American Express recently launched two versions of its Blue Cash Card. The Blue Cash Everyday has tiered reward levels (3% at supermarkets, 2% at gas stations and drug stores, and 1% on other purchases) and carries no annual fee. Blue Cash Preferred features higher reward levels (6% at supermarkets, 3% at gas stations and drug stores, 1% on other purchases), but carries a $75 annual fee.
This continues a trend seen in recent months, with leading credit card issuers launching different versions of the same card, with one version offering greater rewards and/or bonuses, as well as higher annual fees. These leading issuers believe that heavy credit card users will be willing to pay the annual fee in exchange for the potential to earn the greater rewards. These heavy spenders generate significant interchange income for the issuers.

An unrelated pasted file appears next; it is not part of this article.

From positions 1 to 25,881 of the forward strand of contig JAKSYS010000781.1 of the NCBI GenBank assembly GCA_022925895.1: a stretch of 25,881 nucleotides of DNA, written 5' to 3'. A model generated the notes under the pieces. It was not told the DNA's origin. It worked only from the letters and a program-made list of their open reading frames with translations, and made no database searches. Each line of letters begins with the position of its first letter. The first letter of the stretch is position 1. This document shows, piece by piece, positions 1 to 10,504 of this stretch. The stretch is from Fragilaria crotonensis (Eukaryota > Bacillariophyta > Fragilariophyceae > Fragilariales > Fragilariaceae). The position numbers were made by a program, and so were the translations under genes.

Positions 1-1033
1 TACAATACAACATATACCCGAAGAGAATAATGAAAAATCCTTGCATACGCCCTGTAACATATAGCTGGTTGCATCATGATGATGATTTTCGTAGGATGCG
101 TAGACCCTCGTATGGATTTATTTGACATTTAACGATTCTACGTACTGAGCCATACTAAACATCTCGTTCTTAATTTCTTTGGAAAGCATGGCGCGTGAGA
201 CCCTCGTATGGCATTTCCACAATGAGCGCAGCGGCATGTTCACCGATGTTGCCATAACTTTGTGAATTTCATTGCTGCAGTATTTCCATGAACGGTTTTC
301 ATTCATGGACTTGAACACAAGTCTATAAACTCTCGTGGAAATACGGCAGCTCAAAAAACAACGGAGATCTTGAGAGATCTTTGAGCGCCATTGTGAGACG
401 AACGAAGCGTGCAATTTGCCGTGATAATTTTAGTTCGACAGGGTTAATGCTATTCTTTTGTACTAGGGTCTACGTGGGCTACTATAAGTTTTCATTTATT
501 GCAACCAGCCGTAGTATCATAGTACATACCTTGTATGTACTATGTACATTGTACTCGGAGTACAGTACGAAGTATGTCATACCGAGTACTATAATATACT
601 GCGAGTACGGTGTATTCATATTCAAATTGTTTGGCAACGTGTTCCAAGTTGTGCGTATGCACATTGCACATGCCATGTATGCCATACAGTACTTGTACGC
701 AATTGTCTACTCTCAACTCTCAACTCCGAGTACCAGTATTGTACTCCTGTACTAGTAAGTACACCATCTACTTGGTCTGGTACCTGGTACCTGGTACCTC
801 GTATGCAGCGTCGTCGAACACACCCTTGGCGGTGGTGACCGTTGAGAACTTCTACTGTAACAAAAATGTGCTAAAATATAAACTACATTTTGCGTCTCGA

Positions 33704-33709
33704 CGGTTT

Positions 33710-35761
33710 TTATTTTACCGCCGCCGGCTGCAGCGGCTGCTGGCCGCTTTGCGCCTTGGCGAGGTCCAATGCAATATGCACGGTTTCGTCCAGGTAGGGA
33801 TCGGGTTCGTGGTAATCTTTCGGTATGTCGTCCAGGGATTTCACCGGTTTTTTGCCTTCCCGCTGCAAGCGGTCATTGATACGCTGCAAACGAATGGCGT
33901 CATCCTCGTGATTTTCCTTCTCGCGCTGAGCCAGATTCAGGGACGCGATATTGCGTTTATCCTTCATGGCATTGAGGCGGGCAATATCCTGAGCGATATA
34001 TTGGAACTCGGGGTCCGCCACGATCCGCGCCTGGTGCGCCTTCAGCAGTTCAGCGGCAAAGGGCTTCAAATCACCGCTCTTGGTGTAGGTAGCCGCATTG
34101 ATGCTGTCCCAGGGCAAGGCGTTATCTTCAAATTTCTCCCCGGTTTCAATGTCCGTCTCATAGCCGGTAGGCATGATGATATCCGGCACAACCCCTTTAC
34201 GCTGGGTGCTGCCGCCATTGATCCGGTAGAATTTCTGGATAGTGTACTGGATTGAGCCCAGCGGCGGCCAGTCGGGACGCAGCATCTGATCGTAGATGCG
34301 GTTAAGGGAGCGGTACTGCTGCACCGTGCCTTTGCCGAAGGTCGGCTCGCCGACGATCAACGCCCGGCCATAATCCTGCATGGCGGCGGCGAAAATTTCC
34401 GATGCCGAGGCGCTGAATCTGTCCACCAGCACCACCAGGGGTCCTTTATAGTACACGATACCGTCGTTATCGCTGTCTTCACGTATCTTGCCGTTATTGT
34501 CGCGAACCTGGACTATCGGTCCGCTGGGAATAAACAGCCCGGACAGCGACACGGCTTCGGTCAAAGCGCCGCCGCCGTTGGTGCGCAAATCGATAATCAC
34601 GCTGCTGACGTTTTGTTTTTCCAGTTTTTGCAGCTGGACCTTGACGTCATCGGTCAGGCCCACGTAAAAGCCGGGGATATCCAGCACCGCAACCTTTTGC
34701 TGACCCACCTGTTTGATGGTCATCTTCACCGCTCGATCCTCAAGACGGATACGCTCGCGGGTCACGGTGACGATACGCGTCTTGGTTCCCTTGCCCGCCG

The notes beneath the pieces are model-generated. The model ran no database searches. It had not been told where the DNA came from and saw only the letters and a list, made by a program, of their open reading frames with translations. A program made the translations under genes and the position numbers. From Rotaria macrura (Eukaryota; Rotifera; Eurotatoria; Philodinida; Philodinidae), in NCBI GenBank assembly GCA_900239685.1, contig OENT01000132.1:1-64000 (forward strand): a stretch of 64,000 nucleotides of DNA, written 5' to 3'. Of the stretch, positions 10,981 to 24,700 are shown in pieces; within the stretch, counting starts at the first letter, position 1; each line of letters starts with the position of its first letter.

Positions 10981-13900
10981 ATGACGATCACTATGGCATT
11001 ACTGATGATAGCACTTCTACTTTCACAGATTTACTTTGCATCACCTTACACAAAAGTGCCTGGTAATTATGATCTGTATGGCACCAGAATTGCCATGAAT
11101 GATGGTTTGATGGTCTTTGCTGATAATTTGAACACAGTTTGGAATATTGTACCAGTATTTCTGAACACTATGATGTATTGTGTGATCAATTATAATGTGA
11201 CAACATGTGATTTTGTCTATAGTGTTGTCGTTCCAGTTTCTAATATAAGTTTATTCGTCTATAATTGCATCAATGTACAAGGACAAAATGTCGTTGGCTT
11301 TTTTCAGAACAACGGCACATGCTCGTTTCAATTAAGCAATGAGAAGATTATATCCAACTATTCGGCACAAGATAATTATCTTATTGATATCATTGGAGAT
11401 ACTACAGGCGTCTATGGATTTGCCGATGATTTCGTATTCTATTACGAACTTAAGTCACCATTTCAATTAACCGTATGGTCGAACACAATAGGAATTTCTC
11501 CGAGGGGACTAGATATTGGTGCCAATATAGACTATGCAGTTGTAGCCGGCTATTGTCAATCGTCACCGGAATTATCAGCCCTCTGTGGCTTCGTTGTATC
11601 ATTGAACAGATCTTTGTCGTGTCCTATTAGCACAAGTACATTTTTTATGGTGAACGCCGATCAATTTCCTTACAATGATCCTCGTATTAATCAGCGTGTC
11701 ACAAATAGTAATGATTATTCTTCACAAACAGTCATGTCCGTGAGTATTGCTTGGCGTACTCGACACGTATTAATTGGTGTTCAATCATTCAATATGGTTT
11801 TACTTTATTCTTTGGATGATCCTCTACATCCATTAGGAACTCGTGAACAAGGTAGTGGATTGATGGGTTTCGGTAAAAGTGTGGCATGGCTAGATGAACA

The following table is a comparison of different versions of the same card, which have recently been introduced. In most cases, the premium card offers higher reward levels as well as bigger incentives (for their first purchases, reaching spending thresholds, or for anniversaries). And in the case of Citi, there is also variation in the APR for its three ThankYou cards.
As credit card issuers seek to generate additional noninterest income, we should expect to see more credit card versioning. Issuers must carefully set pricing, rewards and incentives for the different versions of the cards, and clearly communicate the benefits of each version to appeal to different cardholder segments.